If often feels like Advent is the fourth leg of the Triple Crown … let’s just rename it the Quadruple Crown. Hardly has the tryptophan of the turkey worn off after Thanksgiving when the starting gun fires, and we’re off to the races. It’s not a solo race, we’re not running it by ourselves. There’s this competitive edge to have and to host the biggest and the best Christmas. We’ve literally made Christmas decorating into a sport – just watch the Great Christmas Light Fight on ABC. I don’t know exactly when having a couple strands of icicle lights hanging from the roof became insufficient, but who doesn’t enjoy a couple million lights dancing in synchronized timing with Mannheim Steamroller’s Carol of the Bells. It’s not enough to just enjoy the decorations, the going fad is to ensure the neighbor’s know exactly who has the most Christmas spirit.

It reminds me of the Friday night football cheer, as the fans on opposite sides started to call out to the other, “We’ve got spirit, yes we do! We’ve got Christmas spirit, how ‘bout you?”

In a normal year, there’s a lot of momentum that carries us into Christmas morning. And yet, this year, 2020 of all years, has me wanting to trot more like a show horse, than run like a thoroughbred. I’m a little exhausted and weary, more like a marathoner than a sprinter. Just to cross the finish line seems like an accomplishment this year.

Advent invites us to not rush through – to take pause in the preparation – and to really wonder as we wander. We began this exilic season of social distancing in March by declaring we were walking through the Lentiest Lent that had ever Lented. I’m wondering if the same can be said for this season: can this be the Adventiest Advent that has ever Advented? With the call to social distancing, with stores and malls being the last place we want to find ourselves as COVID rears its viral head, can we take time to pause – to reflect – and to acknowledge the reality of our brokenness? Of our weariness?

This is Advent. It is an intentional season of waiting, of hoping, and of expectation. And, though if you have young children, you might have been told the waiting is all about the presents under the tree, the waiting for which we really yearn in Advent is not found in bows or bags, but in peace and promise. This promise is the beckoning call of John in the wilderness.

The Gospel of Mark is a bit different than the other three Gospels. Mark doesn’t waste time on a birth narrative or family genealogy. Mark jumps right in to the serious stuff up front. In most Hellenistic biographies in Ancient Greek, the opening line would read, “About so-and-so …” It used the Greek word Peri.[i] Mark chooses a different opening phrase. Verse 1 of Mark’s gospel begins, archē tou euangelion Jesou Christou yhiou theou. Instead of saying “About Jesus Christ, the Son of God,” Mark’s writing begins by saying, “The Good News of Jesus Christ,” or “The Gospel of Jesus Christ, the Son of God.”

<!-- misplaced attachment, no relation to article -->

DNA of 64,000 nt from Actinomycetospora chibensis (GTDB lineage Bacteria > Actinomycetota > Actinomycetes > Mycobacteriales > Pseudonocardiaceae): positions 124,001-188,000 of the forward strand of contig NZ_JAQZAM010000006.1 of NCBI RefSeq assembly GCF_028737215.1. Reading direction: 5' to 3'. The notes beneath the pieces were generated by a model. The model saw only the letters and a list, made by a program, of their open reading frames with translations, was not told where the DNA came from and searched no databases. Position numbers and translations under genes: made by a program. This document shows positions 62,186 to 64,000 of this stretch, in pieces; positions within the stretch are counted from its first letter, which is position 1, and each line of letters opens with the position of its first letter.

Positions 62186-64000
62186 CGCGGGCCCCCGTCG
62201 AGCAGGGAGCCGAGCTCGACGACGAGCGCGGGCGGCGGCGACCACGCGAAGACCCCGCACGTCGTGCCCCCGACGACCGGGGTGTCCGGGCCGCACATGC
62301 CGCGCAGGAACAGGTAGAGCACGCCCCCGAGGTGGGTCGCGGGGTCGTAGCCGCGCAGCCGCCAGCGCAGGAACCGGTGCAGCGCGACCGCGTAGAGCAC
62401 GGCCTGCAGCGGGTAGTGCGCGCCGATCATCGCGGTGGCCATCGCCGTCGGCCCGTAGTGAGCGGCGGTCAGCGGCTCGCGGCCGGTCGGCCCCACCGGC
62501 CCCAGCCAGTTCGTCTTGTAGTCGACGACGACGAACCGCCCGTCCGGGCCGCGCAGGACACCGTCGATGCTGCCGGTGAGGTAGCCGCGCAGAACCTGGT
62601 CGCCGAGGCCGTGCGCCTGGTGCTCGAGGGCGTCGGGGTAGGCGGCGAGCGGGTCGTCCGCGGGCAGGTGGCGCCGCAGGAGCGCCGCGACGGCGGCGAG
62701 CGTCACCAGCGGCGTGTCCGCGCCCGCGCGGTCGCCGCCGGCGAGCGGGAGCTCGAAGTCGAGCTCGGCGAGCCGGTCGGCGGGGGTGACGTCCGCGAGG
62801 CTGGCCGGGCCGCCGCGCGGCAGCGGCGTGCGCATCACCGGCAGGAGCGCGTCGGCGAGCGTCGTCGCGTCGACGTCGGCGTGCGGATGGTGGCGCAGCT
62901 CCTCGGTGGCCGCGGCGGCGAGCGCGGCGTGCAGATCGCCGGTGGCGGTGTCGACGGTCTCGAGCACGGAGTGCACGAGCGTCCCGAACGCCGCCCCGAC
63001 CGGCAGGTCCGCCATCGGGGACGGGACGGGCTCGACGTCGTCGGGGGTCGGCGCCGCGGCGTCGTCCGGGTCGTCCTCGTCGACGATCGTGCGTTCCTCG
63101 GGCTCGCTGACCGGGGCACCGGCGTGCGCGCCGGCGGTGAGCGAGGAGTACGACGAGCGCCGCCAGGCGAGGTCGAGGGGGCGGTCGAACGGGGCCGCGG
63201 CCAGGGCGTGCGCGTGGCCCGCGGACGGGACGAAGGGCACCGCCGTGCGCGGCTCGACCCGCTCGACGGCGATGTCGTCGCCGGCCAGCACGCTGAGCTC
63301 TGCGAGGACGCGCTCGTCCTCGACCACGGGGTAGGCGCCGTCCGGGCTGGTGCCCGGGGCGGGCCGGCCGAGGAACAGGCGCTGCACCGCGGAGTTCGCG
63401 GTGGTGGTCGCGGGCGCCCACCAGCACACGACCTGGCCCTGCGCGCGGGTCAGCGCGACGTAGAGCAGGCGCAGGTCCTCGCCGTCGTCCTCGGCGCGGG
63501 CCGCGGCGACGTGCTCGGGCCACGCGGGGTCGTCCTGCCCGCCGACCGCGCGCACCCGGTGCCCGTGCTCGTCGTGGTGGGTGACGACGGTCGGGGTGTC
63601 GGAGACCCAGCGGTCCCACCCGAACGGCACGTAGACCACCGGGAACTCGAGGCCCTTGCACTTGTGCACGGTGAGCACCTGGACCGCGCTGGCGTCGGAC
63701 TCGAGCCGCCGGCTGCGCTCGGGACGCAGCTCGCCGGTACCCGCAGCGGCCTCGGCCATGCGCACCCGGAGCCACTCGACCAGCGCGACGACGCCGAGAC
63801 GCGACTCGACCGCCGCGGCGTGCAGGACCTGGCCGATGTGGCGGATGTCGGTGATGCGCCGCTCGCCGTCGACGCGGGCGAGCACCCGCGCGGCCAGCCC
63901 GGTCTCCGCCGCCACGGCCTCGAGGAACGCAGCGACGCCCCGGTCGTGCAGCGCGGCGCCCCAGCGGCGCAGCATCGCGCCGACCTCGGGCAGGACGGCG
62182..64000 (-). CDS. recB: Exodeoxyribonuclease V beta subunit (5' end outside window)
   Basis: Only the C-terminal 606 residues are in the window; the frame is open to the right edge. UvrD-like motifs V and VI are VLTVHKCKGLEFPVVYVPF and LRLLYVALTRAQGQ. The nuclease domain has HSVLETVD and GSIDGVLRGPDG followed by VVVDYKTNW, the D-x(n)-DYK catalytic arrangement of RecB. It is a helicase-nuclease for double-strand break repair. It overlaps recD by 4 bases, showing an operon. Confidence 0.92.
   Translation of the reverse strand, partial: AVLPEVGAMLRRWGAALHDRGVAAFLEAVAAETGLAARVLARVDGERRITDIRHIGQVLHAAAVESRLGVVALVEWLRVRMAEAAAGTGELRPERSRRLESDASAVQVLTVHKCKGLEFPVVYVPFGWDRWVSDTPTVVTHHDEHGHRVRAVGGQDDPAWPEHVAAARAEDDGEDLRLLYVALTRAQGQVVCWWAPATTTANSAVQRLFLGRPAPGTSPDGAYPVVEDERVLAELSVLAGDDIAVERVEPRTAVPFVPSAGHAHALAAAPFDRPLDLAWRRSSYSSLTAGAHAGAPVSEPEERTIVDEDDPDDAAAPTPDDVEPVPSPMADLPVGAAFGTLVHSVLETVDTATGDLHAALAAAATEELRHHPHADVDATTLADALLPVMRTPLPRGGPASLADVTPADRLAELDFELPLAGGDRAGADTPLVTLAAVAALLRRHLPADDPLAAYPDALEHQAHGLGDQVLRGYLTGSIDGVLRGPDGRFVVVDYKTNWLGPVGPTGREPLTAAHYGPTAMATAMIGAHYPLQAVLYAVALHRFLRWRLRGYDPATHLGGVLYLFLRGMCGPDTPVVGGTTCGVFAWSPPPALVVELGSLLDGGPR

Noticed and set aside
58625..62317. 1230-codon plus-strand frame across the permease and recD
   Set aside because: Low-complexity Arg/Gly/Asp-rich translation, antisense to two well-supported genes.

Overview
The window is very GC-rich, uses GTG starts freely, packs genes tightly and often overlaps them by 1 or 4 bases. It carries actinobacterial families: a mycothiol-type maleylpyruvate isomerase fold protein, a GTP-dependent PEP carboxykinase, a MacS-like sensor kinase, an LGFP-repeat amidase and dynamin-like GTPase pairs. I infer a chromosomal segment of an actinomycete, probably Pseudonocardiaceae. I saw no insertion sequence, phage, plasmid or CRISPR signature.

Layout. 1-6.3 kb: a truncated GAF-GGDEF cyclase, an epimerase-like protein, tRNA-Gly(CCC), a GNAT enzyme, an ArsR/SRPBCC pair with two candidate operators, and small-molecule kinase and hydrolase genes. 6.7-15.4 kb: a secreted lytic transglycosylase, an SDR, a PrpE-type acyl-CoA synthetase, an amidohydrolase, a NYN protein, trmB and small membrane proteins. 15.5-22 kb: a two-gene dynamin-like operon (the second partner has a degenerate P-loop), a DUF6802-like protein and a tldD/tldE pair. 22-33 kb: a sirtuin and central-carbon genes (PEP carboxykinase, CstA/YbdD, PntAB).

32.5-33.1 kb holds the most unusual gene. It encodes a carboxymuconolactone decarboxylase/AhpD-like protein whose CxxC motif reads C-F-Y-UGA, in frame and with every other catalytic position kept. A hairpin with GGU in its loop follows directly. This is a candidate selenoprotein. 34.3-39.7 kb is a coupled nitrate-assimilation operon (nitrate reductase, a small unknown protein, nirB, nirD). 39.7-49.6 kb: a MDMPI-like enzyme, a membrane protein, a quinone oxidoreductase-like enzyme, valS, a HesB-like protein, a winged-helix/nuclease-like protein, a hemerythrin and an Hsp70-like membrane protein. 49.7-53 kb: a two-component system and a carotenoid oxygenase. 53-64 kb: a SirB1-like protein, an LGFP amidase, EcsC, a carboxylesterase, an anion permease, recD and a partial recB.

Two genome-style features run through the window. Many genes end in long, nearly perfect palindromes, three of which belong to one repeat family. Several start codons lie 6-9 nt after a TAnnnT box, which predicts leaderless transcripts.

The impact of such an opening line is lost on most modern day readers. Especially for us who are in the Church, when we hear the word “gospel,” we immediately think of the four Gospels, or when we hear “Good News,” we think of the promise of God in Jesus Christ. Our literary mind draws a direct connection between this opening line of Mark’s story and the full narrative that is about to be told. But we are not first century Jews reading this text for the first time. For Mark’s intended readers, the opening line would have had a drastically different impact.

The late William C. Placher, pastor and theologian, offers, “Most uses in Classical Greek [for the word euangelion] refer to the news of a military victory; one scholar,” he says, “even proposes that the most literal translation would be “good news of victory from the battlefield.””[ii] Now, in that mindset, imagine hearing this opening line of Mark’s writing. Perhaps it would be more akin to, “The successful conquest of Jesus Christ, the Son of God,” or “The accomplished military campaign of Jesus Christ, the Son of God.”

That may seem a bit much, but we have to remember to whom Mark is speaking. Mark is writing to the people Israel – the Jews who have, at the time, long been waiting for the kind of militaristic leader they had been without. Since the days of the kings, and the long history of the prophets, there had been this promise of one who was to come who would lead God’s people to an eternal victory. And at the time of this writing, in the first century Middle East, the Romans occupied the entire region. The Jews longed for a leader who would raise them up in conquest, to re-captivate their own land, to reclaim the land they had been promised since they left Egypt.